Serving People With Disabilities

In America, one would be hard-pressed to find an average citizen who considers grocery shopping a privilege. No one thinks himself lucky to be able schedule a dentist appointment if his teeth hurt. Few would consider access to fresh air and a view of the sky anything but a right. Unfortunately, there are thousands of individuals across America who are denied these seemingly banal aspects of everyday life.

These are individuals who have committed no crime, but have been born outside of our demographic of “normal” and “healthy” and more specifically, are unable to entirely take care of themselves. In generations past, the common solution to caring for persons with disabilities was to shut them away in institutions, away from a community consisting of socially acceptable members other than staff members who were often directed to use excessive force and to avoid forming personal bonds.

Though the state of institutions are in no way representative of the disease-infested torture-houses of the eighteenth and early nineteenth centuries, human rights abuses still occur; from housing individuals according to level of aggressiveness instead of level of ability, to forcibly removing teeth to prevent biting of employees, to sterilization operations performed without a patient’s consent or even awareness.

Fortunately, Vermont is one of five states in the nation that have permanently shut down all state-run institutions and training schools for the developmentally disabled, and in doing so have declared their sentiments that community means a place where people are responsible to each other and a place where neighbor helps neighbor. These sentiments direct the focus of Howard Center of Community Services.

The Howard Center was founded well over a century ago as a refuge for women and children, and has since grown into the biggest human service agency in New England, offering various services to a wide range of individuals through HCHS’s three divisions. The Baird Center is a school for children with both developmental and behavioral disabilities, the Adult Behavioral Health division serves adults suffering with mental illnesses, and Howard Community Services assists adults and children with developmental disabilities as well as their families.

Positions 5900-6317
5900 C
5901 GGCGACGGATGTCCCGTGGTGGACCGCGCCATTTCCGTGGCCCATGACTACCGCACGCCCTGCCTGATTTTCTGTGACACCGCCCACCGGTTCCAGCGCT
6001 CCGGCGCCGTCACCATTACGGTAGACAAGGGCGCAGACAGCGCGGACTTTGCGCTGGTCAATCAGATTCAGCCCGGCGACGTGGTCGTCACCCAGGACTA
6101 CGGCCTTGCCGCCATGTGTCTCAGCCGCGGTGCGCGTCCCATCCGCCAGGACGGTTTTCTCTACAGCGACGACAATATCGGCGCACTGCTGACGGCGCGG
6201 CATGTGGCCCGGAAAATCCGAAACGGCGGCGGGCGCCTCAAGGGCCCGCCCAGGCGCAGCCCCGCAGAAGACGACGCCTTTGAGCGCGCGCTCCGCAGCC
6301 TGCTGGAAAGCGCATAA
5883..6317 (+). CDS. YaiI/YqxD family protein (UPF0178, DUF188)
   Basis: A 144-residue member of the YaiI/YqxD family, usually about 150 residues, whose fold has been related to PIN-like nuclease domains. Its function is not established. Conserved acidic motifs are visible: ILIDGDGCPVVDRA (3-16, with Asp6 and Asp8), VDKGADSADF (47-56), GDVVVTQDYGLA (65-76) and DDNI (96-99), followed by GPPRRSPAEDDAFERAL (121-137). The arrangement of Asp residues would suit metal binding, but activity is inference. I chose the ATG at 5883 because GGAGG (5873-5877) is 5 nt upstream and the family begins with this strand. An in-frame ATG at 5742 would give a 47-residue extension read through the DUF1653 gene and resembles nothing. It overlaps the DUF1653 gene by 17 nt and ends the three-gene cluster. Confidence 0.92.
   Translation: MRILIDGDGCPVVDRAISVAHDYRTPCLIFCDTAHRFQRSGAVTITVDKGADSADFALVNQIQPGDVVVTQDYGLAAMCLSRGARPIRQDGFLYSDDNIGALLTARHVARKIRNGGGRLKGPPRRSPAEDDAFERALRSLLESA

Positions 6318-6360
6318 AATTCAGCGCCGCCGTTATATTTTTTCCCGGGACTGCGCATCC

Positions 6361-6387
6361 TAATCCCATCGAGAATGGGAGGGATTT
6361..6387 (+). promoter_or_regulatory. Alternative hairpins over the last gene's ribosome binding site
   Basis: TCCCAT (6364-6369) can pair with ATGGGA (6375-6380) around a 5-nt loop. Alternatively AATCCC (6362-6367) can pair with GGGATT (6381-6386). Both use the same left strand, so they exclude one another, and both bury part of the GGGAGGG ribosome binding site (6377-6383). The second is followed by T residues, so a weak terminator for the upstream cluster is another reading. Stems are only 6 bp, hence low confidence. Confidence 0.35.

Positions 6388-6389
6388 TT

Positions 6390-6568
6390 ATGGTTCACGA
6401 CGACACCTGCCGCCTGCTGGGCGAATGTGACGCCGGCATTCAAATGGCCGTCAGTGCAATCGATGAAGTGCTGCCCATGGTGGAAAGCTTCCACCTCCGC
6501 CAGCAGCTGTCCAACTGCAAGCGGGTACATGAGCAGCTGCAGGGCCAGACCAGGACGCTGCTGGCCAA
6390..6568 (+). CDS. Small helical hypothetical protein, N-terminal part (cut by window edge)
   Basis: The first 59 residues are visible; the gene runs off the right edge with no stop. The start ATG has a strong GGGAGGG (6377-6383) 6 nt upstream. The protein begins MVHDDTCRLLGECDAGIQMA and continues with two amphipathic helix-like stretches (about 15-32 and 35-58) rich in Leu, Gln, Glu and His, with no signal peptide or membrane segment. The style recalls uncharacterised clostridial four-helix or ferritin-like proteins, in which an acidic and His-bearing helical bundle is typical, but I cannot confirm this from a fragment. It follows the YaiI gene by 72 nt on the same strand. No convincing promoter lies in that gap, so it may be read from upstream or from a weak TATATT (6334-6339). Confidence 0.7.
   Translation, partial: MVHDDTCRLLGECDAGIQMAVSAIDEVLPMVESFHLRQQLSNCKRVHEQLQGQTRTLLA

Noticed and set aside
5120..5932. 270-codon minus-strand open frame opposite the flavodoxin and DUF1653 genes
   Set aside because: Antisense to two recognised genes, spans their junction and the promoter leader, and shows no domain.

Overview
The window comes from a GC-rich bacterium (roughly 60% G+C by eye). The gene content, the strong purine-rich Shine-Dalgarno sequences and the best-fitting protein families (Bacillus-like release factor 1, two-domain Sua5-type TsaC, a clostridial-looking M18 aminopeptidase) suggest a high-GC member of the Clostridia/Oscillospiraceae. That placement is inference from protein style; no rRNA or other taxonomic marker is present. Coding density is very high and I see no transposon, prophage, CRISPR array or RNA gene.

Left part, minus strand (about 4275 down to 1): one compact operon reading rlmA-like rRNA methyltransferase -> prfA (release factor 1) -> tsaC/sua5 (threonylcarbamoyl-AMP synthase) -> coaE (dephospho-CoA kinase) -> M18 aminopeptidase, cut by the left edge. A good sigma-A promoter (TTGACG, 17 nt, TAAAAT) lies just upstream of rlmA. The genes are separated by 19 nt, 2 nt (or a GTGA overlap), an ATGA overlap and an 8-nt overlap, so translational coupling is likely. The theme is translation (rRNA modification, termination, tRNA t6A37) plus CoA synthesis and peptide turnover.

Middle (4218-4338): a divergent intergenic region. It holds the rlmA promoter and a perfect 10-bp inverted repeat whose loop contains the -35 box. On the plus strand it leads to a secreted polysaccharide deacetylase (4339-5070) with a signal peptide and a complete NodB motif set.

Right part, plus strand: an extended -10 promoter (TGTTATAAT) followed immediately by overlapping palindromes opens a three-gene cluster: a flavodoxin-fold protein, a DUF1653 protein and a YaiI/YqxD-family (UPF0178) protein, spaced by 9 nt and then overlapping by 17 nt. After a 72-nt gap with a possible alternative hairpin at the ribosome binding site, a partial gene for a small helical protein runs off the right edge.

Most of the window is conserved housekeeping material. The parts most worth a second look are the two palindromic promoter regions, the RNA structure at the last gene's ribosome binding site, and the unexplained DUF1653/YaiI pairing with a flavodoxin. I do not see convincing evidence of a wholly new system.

In between City Market and the Roxy Cinema rests an unassuming office building with a small mosaic sign in the front that reads Howard Community Services. It is from this building that a team of dedicated individuals works to offer the disabled members of our community a normal life full of opportunities to play active roles in the community. HCS assists individuals in many ways, ranging from one-on-one specialized support workers to weekend-long respite providers.

A day program allows for an intimate community among clients and support-providers as well as involving clients in the greater Burlington community through activities the rest of us take for granted. A typical day could involve getting coffee and reading magazines at Borders, going bowling, or sitting on Church Street watching the pedestrian traffic.

Some UVM students will be in Burlington for just four years, and some will stay for the rest of their lives, but either way, while living in this community, one should strive to become an active member. In a world of increasing injustices, sometimes it’s hard to feel like your actions make a difference. Never the less, we have the opportunity to help our neighbor and the ability to help the most vulnerable members of our community, Howard Community Services is always in search of support providers and has a substitute program that offers busy students an excellent opportunity to work a flexible schedule on a part-time basis, make a better wage than any on-campus job, and, of course, give back to the community.

HCS training specialist Ryan Geary says about his involvement with the organization, “There is no reward greater than the one received by fulfilling the obligations I have to my fellow human beings.” After an application, interview, and background screening, candidates participate in a paid orientation and training program. Once trained, the substitute is scheduled to work in HCS group homes or day program on an as-needed basis.

This program offers an excellent opportunity to get acquainted with HCS and sometimes provides a stepping stone for other employment opportunities. For more information on how to become involved with Howard Community Services, contact Melissa at 652-2123 or visit www.howardcenter.org